Collaborative Divorce vs. Mediation: What is the Difference?
If you are considering a divorce, but your stomach turns at the thought of going to court, there are other options.
If you are considering a divorce, but your stomach turns at the thought of going to court, there are other options available to you. Both collaborative divorce and mediation are alternative approaches to divorce that help separating couples stay out of court and work through their divorce amicably.
While both approaches to divorce are non-litigious, there are several important distinctions between the two. In this blog post, we explore the differences between collaborative divorce and mediation, as well as the benefits of each.
What is Mediation?
Divorce mediation is an alternative dispute resolution process where a third-party mediator guides a separating couple to resolve issues related to property distribution, child custody, alimony, and other divorce matters.
Divorce mediators can be non-attorneys, however, it is common for a family law attorney to play the role of mediator. At Wagnor & Bloch, for example, our attorneys routinely mediate divorces. Mediation is a good option for spouses who want to avoid legal action.
What is Collaborative Divorce?
The Ohio Collaborative Family Law Act was signed into law in 2012, specifying how collaborative divorces in Ohio should be performed and creating certification requirements for attorneys practicing collaborative law. In a collaborative divorce, neither spouse has to file for a divorce. Rather, both spouses agree to all of the issues relating to the dissolution of marriage – such as property division, child support, custody, and alimony – prior to filing in court.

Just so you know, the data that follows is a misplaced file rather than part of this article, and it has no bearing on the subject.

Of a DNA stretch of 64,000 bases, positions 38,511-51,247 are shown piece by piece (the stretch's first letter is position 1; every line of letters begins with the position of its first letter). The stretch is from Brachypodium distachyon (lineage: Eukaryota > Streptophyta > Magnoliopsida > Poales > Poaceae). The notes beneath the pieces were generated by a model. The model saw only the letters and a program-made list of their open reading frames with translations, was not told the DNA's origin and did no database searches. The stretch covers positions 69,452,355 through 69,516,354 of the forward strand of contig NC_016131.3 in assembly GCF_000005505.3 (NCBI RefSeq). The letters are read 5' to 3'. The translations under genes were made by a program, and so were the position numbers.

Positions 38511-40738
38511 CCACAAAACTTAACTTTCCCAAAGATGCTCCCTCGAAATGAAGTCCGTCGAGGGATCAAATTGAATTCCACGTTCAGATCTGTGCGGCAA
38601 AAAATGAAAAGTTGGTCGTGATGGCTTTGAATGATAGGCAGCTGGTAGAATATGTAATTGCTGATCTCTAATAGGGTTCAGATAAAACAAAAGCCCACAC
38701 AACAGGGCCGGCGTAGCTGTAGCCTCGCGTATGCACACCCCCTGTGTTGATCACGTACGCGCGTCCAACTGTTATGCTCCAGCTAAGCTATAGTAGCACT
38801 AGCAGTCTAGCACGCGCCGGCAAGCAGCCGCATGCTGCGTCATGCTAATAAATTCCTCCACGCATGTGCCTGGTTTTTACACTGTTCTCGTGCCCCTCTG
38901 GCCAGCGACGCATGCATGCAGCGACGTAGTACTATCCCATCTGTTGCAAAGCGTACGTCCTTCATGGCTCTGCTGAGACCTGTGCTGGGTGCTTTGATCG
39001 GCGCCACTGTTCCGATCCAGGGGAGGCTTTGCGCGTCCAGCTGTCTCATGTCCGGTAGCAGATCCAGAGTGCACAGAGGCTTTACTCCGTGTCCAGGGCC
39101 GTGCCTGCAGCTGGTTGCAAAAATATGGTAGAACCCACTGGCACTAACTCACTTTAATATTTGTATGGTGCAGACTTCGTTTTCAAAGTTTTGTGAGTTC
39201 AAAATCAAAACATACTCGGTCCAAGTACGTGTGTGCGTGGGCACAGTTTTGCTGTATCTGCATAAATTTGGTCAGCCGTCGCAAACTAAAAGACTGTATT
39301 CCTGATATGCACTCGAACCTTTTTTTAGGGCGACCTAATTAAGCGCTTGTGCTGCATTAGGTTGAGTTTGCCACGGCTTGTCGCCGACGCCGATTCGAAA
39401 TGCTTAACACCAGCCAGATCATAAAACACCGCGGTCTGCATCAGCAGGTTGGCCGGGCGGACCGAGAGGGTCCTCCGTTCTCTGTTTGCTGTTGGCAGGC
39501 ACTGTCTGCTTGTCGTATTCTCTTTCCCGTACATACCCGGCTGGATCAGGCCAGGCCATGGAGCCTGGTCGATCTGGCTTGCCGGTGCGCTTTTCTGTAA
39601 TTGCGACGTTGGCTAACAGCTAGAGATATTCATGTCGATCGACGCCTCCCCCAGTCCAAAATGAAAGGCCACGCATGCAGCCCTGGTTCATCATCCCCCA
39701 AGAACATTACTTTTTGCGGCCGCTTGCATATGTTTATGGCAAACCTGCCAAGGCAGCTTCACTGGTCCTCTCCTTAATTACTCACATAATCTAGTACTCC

Collaborative divorces entail both parties, each represented by an attorney, entering into what is called a Collaborative Agreement. This is a legally binding contract that obligates each party to the divorce to engage in the collaborative process. This contract also limits the scope of each attorney’s representation. For example, attorneys must withdraw from the case if the collaborative process proves unsuccessful.
There are also other professionals that play a role in collaborative divorce. For example, a collaborative divorce may involve a Family Relations Specialist who facilitates discussions related to children, or a Financial Specialist who can help if there are complex financial issues.
Separating spouses seek collaborative divorces for a couple of reasons, a couple of which we discuss here. First, collaborative divorce helps limit the cost of the divorce. Second, parties are committed to being cooperative, low conflict, and candid in negotiations. By accepting that the marriage is coming to an end, and taking a proactive approach to deal with difficult questions about finances, child custody, and spousal support, couples are able to side-step a potentially contentious and adversarial situation.
In a collaborative divorce, both parties must agree to every aspect of the divorce. When this does not happen, the lawyers for each spouse must withdraw from representation and they will need to start the divorce process anew.
Do I need An Attorney for Collaborative Divorce or Mediation?
In a collaborative divorce, each spouse must be represented by an attorney. During the course of the divorce, there will be several meetings involving you, your spouse, and your lawyers, as well as any other professionals needed. In these meetings, spouses cooperate to work through issues like distribution of property and child custody. In mediation, by contrast, the process is facilitated by an unbiased, third-party mediator. During mediation, the mediator works with both parties to construct a mutually agreeable divorce settlement.
If you are exploring collaborative divorce, you should first speak with an experienced family law attorney. Your attorney will take a look at your goals, your assets, and your unique family dynamics to help you determine the best course of action.
Do you have questions about your divorce? Contact Wagner & Bloch today to schedule an initial consultation.